Overcoming apathy : constructing a Holocaust consciousness in America, 1950-1967 / by Jordan William Paul
Includes bibliographical references (p. 116-122)
This is an interdisciplinary examination exploring when and how Americans first collectively began to publicly discuss the genocide of the European Jews. This study recounts the manner in which fiction, print media, Hollywood film, and other popular forms of representation functioned as the primary discursive arenas wherein the story of the genocide was constructed, contested, and transformed in America between 1950 and 1967. I have found that the shifting and gradually evolving nature of these images and stories has had a profound and enduring influence on public conceptions of the genocide in America and greatly impacted the subsequent flood of material related to the Holocaust released in the immediate aftermath of the 1967 Arab-Israeli War.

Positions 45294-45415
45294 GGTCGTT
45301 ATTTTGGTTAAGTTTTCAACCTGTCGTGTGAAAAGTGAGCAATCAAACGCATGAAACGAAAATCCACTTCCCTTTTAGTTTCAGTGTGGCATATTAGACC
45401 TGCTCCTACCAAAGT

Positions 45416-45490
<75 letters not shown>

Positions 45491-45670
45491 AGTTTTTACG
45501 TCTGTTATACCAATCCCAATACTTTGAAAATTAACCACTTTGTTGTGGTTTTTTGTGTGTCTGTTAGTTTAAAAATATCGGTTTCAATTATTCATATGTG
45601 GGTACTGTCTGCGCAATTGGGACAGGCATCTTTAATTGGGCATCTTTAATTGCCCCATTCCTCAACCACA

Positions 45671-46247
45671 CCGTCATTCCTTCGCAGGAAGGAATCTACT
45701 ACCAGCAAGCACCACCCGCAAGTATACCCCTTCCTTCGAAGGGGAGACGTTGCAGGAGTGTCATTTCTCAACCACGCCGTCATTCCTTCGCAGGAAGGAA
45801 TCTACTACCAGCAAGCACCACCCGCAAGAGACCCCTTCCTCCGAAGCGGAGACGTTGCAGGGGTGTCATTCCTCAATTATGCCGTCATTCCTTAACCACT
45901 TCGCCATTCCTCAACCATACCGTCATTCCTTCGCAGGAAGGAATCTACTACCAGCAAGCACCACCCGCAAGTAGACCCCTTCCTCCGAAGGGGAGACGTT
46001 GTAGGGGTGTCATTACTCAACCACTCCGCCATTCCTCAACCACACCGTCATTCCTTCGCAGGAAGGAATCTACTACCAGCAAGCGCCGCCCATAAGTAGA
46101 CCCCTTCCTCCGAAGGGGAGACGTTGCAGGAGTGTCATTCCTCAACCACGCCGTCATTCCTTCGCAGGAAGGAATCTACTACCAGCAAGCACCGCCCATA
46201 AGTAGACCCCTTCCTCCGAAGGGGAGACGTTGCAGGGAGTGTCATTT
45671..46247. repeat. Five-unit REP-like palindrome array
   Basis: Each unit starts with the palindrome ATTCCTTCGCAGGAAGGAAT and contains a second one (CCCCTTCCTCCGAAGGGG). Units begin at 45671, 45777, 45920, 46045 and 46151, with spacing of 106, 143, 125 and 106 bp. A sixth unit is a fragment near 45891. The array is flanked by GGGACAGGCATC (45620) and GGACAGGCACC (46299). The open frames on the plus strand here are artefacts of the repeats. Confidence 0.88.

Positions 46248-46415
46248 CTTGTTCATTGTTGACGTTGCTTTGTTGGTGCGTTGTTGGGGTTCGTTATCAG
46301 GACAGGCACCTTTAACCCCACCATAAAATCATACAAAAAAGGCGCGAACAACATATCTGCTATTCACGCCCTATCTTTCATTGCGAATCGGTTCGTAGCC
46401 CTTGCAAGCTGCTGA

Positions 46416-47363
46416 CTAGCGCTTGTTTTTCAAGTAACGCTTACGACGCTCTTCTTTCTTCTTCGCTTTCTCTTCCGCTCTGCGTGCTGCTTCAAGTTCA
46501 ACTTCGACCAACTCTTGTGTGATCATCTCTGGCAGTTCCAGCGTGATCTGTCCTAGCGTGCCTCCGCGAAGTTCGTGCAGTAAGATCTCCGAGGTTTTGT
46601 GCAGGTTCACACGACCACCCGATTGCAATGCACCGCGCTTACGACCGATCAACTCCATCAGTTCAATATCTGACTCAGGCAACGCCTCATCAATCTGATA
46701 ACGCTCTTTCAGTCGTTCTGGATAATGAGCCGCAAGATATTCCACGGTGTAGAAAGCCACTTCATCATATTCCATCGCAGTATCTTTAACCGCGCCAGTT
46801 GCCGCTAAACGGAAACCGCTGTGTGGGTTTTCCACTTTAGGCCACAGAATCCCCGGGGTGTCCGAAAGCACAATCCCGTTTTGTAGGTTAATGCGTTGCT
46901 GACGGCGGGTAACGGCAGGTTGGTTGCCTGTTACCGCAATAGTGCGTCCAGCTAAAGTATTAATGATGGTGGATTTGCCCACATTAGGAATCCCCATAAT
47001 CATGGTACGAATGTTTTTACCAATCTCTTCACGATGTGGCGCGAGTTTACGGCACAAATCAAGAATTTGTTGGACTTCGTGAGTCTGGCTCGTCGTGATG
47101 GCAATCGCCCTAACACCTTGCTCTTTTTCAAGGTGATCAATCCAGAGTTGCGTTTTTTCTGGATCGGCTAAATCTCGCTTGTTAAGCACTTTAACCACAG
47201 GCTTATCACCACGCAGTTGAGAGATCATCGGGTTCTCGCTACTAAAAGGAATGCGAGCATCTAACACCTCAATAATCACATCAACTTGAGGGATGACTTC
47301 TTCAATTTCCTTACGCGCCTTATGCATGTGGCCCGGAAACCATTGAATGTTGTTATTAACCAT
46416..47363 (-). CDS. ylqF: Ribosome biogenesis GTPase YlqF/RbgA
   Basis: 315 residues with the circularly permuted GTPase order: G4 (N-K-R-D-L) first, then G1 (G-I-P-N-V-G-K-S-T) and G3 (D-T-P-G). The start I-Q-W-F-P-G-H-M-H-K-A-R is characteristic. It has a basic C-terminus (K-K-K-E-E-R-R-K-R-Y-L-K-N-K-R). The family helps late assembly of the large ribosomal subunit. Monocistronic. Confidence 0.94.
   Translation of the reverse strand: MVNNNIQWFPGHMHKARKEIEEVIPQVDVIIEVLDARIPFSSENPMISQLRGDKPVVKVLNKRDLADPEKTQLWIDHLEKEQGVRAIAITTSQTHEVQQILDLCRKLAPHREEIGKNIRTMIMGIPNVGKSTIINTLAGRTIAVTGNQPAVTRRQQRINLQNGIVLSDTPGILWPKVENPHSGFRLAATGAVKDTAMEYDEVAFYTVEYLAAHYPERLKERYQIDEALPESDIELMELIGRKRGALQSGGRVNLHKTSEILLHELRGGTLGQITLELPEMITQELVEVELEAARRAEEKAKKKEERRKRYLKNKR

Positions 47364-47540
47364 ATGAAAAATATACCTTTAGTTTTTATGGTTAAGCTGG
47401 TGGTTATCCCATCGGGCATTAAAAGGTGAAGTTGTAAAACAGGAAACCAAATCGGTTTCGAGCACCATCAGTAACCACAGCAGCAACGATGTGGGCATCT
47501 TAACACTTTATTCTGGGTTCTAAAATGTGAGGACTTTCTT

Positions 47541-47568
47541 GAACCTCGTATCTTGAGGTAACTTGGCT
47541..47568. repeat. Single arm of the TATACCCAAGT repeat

Record last modified: 2018-05-29 16:28:00
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